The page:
Open accounts with a bank – One of the factors that is considered in the evaluation of your credit risk is the length of your credit history. Checking and savings accounts offer a low-cost way for you to begin an official file.
Pay your bills when they’re due – Failure to pay on time is one of the most significant negatives that will appear in your credit history, and it is easy to dismiss it as minor. It is not.
Obtain credit cards in college – When you are still a student, credit card companies are willing to gamble that your future earnings will warrant the credit they give you. When you graduate, there is less likelihood that they will be so giving. Take advantage when you can so that you can start building a solid credit record.

Free Credit Reports Now Available From the FTC

The Federal Trade Commission (FTC) has set up a new website (www.AnnualCreditReport.com) where US residents can obtain free copies of their credit reports from the three major credit report bureaus (Equifax, TransUnion and Experian). The FTC site was set up as part of the Fair and Accurate Credit Transactions Act enacted last December. The site was set up in an effort to help fight the increasing threat of identity theft. The credit reports must be ordered from the FTC site to get them for free. If you order your credit report directly from one of the credit report agencies’ sites, you’ll be charged a fee for the report.

While a number of websites on the Internet currently offer free credit reports, these free reports require a credit card be put on file as a free trial membership of their credit report monitoring service. The reports have been free if you remember to cancel the trial membership, but can end up being quite costly if you accidentally forget. The new FTC site is marketing free and no credit card is required.

To request your credit reports, you’ll need to provide your name, address, Social Security number and date of birth. In addition, the credit bureaus may ask you for other information to confirm your identity such as your current monthly mortgage payment. Consumers can also order their free credit reports by calling 877-322-8228 (toll-free) or by mail by writing to: Annual Credit Report Request Service, P.O. Box 105281, Atlanta, GA 30348-5281

The free credit reports aren’t currently available to all US residents. They’re being phased in over the next year by region to prevent the system from being overwhelmed. Currently residents living in Alaska, Arizona, California, Colorado, Hawaii, Idaho, Montana, New Mexico, Nevada, Oregon, Utah, Washington, and Wyoming can obtain the free credit reports. Residents in the Midwest can get their free credit reports beginning in March, residents in the South beginning in June and residents in the East beginning in September.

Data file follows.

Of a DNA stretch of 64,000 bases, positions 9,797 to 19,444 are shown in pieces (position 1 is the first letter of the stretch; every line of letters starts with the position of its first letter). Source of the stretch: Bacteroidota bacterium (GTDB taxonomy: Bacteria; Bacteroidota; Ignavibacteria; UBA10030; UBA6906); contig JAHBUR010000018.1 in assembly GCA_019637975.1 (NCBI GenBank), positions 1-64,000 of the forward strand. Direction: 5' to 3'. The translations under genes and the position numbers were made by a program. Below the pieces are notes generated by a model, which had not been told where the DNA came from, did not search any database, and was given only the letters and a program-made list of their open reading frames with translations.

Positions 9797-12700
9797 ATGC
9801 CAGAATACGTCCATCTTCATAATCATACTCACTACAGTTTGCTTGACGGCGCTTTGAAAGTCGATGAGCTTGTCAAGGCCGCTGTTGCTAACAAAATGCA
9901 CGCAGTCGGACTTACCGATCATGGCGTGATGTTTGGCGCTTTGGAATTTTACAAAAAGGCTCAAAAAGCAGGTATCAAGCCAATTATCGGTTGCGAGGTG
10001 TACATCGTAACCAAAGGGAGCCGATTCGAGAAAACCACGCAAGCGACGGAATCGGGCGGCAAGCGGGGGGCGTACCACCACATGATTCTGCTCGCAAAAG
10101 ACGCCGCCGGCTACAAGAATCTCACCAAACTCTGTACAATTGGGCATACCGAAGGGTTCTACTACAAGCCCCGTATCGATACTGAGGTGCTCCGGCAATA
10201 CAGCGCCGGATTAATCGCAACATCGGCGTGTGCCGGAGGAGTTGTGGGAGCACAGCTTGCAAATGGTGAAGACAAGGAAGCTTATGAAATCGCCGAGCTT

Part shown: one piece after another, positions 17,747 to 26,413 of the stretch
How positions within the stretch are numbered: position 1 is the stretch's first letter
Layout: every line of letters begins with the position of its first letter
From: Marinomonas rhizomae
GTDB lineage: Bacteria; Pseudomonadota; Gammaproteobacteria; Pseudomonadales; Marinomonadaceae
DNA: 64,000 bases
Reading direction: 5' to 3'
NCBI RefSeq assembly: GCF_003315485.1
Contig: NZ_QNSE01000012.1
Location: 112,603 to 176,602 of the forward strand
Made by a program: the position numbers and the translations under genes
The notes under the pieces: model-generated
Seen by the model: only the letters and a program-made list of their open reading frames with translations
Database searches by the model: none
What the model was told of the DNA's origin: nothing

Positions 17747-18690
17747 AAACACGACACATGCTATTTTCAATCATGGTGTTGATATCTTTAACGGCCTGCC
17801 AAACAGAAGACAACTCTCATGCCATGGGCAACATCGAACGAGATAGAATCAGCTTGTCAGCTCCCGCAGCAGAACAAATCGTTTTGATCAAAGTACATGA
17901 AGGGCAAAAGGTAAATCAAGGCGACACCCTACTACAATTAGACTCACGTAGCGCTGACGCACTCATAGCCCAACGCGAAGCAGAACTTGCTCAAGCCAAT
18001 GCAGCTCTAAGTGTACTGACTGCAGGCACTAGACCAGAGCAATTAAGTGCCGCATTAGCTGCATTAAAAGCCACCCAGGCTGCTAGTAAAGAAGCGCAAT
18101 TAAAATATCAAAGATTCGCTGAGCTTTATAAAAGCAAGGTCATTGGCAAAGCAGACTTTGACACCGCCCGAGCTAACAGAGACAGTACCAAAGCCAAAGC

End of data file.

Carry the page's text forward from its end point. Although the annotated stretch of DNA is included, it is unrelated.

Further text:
Instead of ordering credit reports from all three credit report agencies at once, you might want to consider staggering the three reports so that you receive one credit report every 4 months. This allows you to see how your credit report is changing over time and whether any mistakes you find have been corrected. It will also increases the chances that you will catch any attempts at identity theft more quickly. If, however, you’re considering a large purchase such as a home or car where your credit score will be used to determine your eligibility, you’ll want to get all three right away. This will allow you to take care of any potential problems as soon as possible.

Once you’ve received your reports, review each one carefully. The three credit reporting agencies handle millions of pieces of information each year and some estimates have errors in as many as half of the credit reports with a major error in ever one in four. By making sure that all the information contained in the reports is accurate, you will ensure that you receive the best rates from credit agencies in the future.

Now that credit reports are free of charge, there is no reason not to request them each and every year. Keeping tabs on your credit report is one of the most effective ways to protect yourself against identity theft and make sure that all the information that your creditors are accessing is accurate.

Mortgage Problem Spillover To Credit Card Delinquency

The bank regulators and the Federal Reserves are paying close attention and expressing concerns that the rise in delinquency go beyond mortgages.

Bank of America executives said that credit card delinquencies in California, Nevada, Arizona, and Florida-states with the highest foreclosure rates-increased five times as fast as in other states, suggesting that consumers struggling with mortgage debt are also struggling to pay there credit card bills.